Valériane Buslot

Partner: Data-Driven Lab

Final Report: Strengthening the Resilience of Vulnerable Groups to Climate Change in Cities through City Efforts

This paper addresses the issues regarding climate change in cities that increases the vulnerability and social exclusion of the most vulnerable populations. I argue that immigrants, the elderly and children are part of the most vulnerable populations and should be included in the process of data collection up to decision-making and implementation to ensure Montréal is building a resilient city. The research shows how some of today’s projects and programs are sustainable or not and if they include or not the voices of those who are the most affected. Major challenges that were found about those policies and programmes concerned: unequal sustainable development projects, data collection, mobilization of citizens, the collaboration between partners, long-term funding; and governance and administrative barriers. Key recommendations were suggested at the end of this research one of them being the development of a  feedback process. This means measuring the effectiveness of projects and programs and their process of inclusive participation of different stakeholders.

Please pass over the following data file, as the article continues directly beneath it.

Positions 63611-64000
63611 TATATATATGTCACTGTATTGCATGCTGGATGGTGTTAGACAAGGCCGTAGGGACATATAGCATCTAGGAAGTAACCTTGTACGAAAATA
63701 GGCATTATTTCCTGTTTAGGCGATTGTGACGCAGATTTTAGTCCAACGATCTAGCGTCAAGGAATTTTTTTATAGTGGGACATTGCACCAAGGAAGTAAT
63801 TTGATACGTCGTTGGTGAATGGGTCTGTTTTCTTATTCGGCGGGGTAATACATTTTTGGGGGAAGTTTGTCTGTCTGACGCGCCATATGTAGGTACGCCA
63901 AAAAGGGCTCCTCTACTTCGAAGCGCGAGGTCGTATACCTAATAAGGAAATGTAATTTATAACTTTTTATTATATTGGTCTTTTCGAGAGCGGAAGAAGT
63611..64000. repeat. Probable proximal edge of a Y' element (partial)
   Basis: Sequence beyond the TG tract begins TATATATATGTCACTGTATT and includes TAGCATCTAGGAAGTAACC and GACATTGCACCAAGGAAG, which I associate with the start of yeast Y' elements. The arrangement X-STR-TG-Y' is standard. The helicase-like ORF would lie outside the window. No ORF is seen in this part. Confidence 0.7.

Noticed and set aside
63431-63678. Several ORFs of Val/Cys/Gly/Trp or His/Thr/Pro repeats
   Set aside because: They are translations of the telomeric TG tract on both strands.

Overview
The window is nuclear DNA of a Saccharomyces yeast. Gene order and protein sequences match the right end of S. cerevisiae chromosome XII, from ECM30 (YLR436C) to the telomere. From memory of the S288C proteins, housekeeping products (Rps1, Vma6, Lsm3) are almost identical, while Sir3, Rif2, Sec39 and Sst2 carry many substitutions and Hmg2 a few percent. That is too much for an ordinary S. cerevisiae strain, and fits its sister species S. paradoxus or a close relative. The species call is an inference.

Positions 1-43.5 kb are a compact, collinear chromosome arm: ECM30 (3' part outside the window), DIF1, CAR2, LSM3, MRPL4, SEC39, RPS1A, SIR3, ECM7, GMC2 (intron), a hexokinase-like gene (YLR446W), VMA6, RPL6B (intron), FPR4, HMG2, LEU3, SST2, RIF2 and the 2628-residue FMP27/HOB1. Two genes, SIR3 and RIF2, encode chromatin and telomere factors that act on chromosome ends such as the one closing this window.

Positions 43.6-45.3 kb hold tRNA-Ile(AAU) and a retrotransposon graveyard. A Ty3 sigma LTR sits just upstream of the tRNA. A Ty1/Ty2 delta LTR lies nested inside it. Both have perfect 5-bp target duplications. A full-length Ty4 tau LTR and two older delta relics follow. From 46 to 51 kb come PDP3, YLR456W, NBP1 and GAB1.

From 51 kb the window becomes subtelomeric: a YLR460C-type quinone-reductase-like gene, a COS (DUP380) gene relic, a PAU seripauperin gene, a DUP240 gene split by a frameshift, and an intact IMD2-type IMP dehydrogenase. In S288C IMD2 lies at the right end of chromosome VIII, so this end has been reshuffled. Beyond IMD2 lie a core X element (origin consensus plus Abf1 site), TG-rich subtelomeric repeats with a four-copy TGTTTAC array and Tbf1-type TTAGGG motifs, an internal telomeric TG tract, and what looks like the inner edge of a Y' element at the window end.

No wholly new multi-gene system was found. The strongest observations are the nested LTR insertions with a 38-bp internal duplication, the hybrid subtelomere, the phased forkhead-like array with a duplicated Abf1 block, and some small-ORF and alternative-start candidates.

Keywords: resilience, climate change, public participation, urban development, inclusive, vulnerable populations, decision-making, data, UESI, Montreal

Sustainable Transportation and Social Inclusion

Morgane Ollier

Partner: Data-Driven Lab

Final Report: At The Crossroads of Sustainable Transportation and Social Inclusion